Tuesday, May 13, 2014

Sur Lie Wines and Brettanomyces

One of the more memorable wines I have tasted this year is the 2012 Veramonte La Gloria Chilean Sauvignon Blanc which was vinted and aged "sur lie" (sir-lee) in its preparation.  Wines made in this fashion often display a rich body, enhanced structure, and velvety texture in the mouth along with a dosage of extra complexity in its expanded flavor profile.  The Veramonte is currently in stock here at the store and would be a simple wine ordinarily but becomes fundamentally altered by the sur lie process and converted into a hedonistic centerpiece.  And this Veramonte effort, by the way, is not even the premier Sauvignon Blanc from the company!

Lees are the wine sediment accumulated during and after fermentation made up of dead yeast, grapeskins, seeds, stems and other solids.  "Sur lie" on a wine label connotes a prolonged aging period with the pomace before racking which separates these solids from the wine.  Tartaric acid in grapes then may bind with potassium at this point to form crystals which then may become more lees necessitating a second racking.  Otherwise, cold fermentation and filtration are usually the antidote to crystal formation.

Sur lie wines are not a reward without risks.  Lees can be divided into heavy and light categories.  Heavy lees, the dross mentioned above (stems, seeds, skins, etc), can leave bad smells and grassy, vegetal flavors in wine, along with the threat of Brettanomyces (breh-tah-no-MY-seez), a grapeskin mold in the wild, which imparts characteristics in wine described as diversely as horsey, mousy, metallic, cowpie, barnyard, or bandaid.  Conversely, if the contamination is mild, it may actually result in a net positive with the addition of another complimentary dimension to the flavor profile.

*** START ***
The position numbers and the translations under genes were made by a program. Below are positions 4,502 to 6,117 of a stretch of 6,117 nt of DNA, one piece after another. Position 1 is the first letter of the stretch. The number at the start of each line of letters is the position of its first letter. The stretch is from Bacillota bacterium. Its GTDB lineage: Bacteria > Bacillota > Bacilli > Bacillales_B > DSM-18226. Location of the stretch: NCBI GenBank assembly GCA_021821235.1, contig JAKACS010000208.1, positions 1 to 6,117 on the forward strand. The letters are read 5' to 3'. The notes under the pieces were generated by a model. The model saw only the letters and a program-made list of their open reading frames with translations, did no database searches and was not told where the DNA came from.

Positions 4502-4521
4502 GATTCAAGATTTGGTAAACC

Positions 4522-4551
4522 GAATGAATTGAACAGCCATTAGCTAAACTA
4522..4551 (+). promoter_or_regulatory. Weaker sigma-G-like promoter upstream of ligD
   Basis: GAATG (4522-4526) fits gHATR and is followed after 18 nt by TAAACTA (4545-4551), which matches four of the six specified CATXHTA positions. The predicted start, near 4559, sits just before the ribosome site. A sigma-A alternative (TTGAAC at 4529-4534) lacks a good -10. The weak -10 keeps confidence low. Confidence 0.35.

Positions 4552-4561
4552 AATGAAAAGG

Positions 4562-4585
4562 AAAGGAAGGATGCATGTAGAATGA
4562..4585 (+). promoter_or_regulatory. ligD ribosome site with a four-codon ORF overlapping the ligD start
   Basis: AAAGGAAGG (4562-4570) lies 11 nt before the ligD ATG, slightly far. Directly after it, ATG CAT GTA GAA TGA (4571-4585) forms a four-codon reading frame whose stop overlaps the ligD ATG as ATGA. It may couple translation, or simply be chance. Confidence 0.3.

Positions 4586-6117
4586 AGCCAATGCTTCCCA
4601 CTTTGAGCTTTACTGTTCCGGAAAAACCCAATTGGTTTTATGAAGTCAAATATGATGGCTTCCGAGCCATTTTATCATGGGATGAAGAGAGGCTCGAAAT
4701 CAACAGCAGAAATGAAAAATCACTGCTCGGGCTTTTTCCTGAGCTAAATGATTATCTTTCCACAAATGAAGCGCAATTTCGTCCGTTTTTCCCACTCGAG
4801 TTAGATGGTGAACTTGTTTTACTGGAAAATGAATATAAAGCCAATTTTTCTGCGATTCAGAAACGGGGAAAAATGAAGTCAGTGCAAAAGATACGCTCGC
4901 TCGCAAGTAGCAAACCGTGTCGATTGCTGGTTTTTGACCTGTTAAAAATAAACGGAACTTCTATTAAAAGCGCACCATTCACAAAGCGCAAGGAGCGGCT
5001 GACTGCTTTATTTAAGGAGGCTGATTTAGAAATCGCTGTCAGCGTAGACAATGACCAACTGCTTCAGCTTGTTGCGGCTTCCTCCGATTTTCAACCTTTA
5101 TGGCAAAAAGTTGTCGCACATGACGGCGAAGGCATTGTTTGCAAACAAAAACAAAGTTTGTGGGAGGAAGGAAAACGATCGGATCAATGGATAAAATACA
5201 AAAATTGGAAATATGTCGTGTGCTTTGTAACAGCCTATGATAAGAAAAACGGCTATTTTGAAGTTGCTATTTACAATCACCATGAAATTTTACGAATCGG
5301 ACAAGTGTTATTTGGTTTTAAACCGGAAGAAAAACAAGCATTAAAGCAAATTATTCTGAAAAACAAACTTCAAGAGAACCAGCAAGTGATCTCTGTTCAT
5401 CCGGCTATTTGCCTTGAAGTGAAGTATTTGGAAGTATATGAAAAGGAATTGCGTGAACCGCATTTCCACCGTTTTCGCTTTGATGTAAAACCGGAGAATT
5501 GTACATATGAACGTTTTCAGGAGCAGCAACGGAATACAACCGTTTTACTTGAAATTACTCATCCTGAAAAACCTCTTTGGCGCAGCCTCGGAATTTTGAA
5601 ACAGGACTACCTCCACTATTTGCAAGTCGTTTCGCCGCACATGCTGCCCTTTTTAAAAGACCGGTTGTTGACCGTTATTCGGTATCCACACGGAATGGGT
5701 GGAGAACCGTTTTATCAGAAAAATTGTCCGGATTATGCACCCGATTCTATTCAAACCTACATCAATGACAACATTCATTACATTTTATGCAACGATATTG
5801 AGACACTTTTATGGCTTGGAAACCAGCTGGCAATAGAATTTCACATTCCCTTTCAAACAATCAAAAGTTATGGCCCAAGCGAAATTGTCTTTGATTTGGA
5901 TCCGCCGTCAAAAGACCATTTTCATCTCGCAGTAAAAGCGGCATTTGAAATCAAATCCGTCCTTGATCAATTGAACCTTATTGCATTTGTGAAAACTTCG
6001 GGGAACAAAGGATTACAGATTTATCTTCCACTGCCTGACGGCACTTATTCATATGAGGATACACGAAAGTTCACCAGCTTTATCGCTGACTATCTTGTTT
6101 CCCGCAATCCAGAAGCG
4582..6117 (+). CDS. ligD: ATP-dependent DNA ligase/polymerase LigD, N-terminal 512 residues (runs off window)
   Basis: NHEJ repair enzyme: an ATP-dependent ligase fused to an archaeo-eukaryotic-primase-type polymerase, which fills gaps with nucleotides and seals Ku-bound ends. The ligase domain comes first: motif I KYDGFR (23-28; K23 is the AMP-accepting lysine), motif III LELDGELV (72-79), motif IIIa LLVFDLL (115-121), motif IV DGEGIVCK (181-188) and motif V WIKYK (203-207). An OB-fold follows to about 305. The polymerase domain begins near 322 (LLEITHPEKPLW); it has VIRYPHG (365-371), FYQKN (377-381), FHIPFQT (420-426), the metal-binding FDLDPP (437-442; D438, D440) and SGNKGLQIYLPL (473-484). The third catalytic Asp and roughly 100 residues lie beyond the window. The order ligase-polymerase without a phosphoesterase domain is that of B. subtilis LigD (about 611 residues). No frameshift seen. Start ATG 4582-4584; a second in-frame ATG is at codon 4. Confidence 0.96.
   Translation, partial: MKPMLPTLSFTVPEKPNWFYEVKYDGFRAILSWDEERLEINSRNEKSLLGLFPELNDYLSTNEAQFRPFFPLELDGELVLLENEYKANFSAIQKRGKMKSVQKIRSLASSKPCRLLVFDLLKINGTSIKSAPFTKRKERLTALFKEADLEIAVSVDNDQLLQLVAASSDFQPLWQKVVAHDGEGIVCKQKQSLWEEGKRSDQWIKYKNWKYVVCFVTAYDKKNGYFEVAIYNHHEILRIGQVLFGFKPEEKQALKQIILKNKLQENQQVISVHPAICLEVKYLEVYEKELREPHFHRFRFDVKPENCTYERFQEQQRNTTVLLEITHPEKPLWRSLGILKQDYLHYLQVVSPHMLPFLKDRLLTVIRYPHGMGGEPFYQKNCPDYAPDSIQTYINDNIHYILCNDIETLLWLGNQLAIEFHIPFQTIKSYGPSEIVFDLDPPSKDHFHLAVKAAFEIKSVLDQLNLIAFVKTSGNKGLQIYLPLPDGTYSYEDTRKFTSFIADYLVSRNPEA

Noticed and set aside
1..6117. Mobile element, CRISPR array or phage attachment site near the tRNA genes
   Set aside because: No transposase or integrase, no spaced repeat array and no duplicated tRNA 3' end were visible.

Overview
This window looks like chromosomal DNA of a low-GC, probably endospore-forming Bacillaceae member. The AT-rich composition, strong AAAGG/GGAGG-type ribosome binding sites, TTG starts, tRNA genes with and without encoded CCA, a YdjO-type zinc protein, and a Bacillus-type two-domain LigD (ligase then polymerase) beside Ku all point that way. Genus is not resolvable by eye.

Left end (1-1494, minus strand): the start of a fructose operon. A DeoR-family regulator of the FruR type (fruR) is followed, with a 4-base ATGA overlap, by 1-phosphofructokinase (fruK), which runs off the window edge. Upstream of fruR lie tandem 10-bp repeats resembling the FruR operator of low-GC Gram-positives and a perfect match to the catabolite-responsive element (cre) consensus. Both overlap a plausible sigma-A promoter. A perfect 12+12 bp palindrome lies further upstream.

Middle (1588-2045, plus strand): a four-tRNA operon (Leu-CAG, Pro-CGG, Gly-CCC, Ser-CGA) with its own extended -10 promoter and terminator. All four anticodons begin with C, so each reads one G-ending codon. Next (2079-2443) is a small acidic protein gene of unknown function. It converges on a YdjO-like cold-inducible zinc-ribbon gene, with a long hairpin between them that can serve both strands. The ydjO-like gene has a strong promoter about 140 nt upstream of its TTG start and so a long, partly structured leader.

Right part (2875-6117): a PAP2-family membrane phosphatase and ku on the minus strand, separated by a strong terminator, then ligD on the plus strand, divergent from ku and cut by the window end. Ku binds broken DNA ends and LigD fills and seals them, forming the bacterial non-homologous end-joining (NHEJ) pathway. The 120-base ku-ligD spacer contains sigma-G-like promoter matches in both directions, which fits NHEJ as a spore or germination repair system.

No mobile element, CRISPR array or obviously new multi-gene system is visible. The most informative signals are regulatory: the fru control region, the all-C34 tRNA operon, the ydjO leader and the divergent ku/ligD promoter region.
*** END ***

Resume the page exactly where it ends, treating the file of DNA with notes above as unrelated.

Light lees are what is left after the first racking, the tartrates and any suspended particles in the wine that then fall to the bottom of the tank.  The risk here is mainly sulphurous odors and metallic tastes but here too Brettanomyces can survive and develop if the light lees are substantial.  The prevention in both lees cases is to maintain an anticeptic winemaking facility, pick selectively and then de-stem all grapes, complete any fermentation and aging processes rapidly, and then to sulphite the wine.

On September 15th of '12 we blogged about Flash Detente, new technology that steams wine grapes instantly before vinification.  Obviously, this is a game changer for the subject at hand here today.    

This Friday, May 16th between 5 and 8pm, David Rimmer of Lynda Allison Selections joins us with a tasting of fine French Bordeaux and Burgundy.  David is one of the good old guys in the wine trade; knowledgeable, unassuming, and approachable for those wanting to learn about wine.  Please join us for the event and please become a follower of this blog.  Admit it, you've always wanted to know about Brettanomyces but were always afraid to ask!

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